Philadelphia Metropolis


Living in the Darkness

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By Jamila Harris

Every day I felt the same. It did not matter what the weather was. The sun could be shining brightly or it could be storming. It could be summer or the winter. I could live in the South Pole or under the wonderful skies of Miami, but internally I felt the same way all the time.  I couldn't seem to find any joy. I was living under continued darkness.

I was a prisoner of my mind, and my days all seemed to be bleak. I am suffering from depression caused by PTSD (Post Traumatic Stress Disorder). Until my diagnosis I assumed depression was just a temporary state of mind that people could overcome with positive thoughts and an uplifting life. I have a great life. My children are healthy. My home is beautiful. I have a wonderful marriage. Yet, I am a victim of this illness.

I was first diagnosed in 2004. I was working as a customer-service representative for one of the top 10 companies in America. I started to feel very down, stressed and pessimistic. One day I started to have an anxiety attack. I felt my arms perspire profusely, and the room started to spin. I felt lightheaded and the floor seemed to be rising up closer to my head; I was about to crash onto the floor. Luckily, one of my colleagues saw me getting ready to fall and escorted me to a chair. I assumed that I was just working too hard. I decided to take some time off.  Even after I was able to relax at home, my mood did not change. Every day I fell deeper and deeper into a dark abyss. I decided to see my doctor. He asked me to give him some history on my current feeling and moods and also to go back into time. His feeling was that there may have been some traumatic events in my childhood that I had sworn I had gotten past but had not.

My mother was a victim of domestic violence. My father was very abusive and a tyrant. Whenever he decided to beat up on my mother, he would slap me around also. I was terrified of him to the degree where I would urinate on myself the moment he would call my name. This abuse occurred until I was 16. My mother eventually left my father, but the wounds never healed.  Yet, I felt I had lived a happy, fulfilling childhood and got through high school as a popular and successful student.  After explaining my mood and my story, my physician diagnosed me with PTSD at the age of 27. So, how could something that I seemed to have gotten through suddenly affect me in my adult life?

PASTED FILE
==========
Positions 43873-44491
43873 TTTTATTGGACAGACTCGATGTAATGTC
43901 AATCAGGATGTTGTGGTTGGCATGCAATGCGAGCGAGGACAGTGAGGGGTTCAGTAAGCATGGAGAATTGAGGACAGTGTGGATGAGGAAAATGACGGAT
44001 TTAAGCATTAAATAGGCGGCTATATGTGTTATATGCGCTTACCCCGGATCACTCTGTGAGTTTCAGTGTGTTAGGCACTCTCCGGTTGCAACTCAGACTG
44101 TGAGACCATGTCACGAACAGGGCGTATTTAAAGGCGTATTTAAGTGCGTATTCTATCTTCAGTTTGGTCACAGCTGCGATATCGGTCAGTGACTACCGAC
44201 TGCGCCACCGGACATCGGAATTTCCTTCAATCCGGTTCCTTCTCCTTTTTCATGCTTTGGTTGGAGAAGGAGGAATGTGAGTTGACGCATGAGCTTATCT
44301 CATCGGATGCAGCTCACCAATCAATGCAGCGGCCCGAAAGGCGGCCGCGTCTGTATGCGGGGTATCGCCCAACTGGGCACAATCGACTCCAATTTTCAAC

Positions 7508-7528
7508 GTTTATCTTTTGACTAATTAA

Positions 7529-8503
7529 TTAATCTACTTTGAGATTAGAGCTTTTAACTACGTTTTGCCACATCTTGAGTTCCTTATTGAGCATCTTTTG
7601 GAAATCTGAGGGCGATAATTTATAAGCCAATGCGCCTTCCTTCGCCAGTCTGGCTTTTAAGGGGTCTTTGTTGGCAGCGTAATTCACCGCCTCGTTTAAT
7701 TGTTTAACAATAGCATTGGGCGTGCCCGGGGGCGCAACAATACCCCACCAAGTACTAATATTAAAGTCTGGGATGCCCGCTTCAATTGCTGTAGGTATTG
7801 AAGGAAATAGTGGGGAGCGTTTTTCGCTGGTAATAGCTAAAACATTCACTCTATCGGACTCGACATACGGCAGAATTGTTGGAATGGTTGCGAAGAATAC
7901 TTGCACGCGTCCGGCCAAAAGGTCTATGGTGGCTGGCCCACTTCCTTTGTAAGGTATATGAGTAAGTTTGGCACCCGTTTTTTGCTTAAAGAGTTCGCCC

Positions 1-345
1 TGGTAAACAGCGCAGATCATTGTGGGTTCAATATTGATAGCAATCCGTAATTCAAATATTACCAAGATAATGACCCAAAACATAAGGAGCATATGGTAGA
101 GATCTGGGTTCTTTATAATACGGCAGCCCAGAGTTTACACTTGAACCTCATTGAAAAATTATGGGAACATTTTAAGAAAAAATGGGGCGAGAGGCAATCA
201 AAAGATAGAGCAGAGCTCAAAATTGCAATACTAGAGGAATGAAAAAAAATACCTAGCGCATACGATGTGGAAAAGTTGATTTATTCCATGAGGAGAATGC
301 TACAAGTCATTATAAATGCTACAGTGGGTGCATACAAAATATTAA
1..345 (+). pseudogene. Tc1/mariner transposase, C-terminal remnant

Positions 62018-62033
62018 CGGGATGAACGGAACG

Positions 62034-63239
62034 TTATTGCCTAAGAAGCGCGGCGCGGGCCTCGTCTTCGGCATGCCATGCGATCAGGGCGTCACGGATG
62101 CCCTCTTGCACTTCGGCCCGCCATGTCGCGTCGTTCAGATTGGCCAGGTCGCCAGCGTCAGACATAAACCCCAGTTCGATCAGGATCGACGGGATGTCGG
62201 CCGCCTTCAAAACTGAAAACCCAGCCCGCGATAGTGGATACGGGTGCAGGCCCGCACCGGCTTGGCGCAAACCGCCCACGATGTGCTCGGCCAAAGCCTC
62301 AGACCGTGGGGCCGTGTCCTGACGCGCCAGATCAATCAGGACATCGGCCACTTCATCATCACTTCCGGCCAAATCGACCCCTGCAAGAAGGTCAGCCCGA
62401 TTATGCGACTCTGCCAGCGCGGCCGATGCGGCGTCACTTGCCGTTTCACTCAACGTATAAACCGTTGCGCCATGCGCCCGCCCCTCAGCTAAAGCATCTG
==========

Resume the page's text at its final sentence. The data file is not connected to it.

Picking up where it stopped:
The answer is that I'd managed to suppress some of my childhood trauma by remaining active and covering up issues that were unresolved. It was only a matter of time before it surfaced, and it surfaced when I became an adult. Millions of people are in the same position as I am. They go about their daily lives undetected with severe depression or PTSD until it hits them upside of their head.

I started treatment immediately with a low dosage of antidepressants and psychotherapy. After a couple of weeks I decided that I was cured and that the therapy was just a waste of my time so I stopped taking my medicine and stopped going to see the psychologist. I was again convinced that depression was just a state of mind and not a real disease. I did well for a while and went back to work. I never felt great, but at least I didn't have any more anxiety attacks. It was a bad decision. After a couple of weeks I was about to hit the floor again. My depression came back with a vengeance. There were days that I could not function and all I did was cry. I stayed in my bed under the covers for weeks at a time, getting up only if absolutely necessary. Nothing was wrong in my present life, but I was near suicidal. I say that my depression came back, but the fact is that it never left. I was able to function successfully those first few weeks of my diagnosis because the medicine was in my system. Once I stopped taking it, I was right back where I started -- in that deep, dark hole. I finally accepted that I was sick and that the only way I was going to be happy and functioning throughout the rest of my life was to continue therapy and take antidepressants.

There was a time when it was taboo to discuss mental illness. Today it is discussed as openly as any other disease, and you can watch TV commercials informing you of the symptoms and medicines that treat it.  I am here to tell you that depression is very real and it does exist.  I don't promote taking a bunch of pills to live a happy, normal life, but if you felt like me and live in a dark hole despite your happy circumstances, then maybe you need to see your doctor as well.

I confused normal stress with major mental issues. I don't want to hit the floor again, so today I take my diagnosis seriously and make sure I stay in therapy and on my prescribed medicines so that I can enjoy my life.

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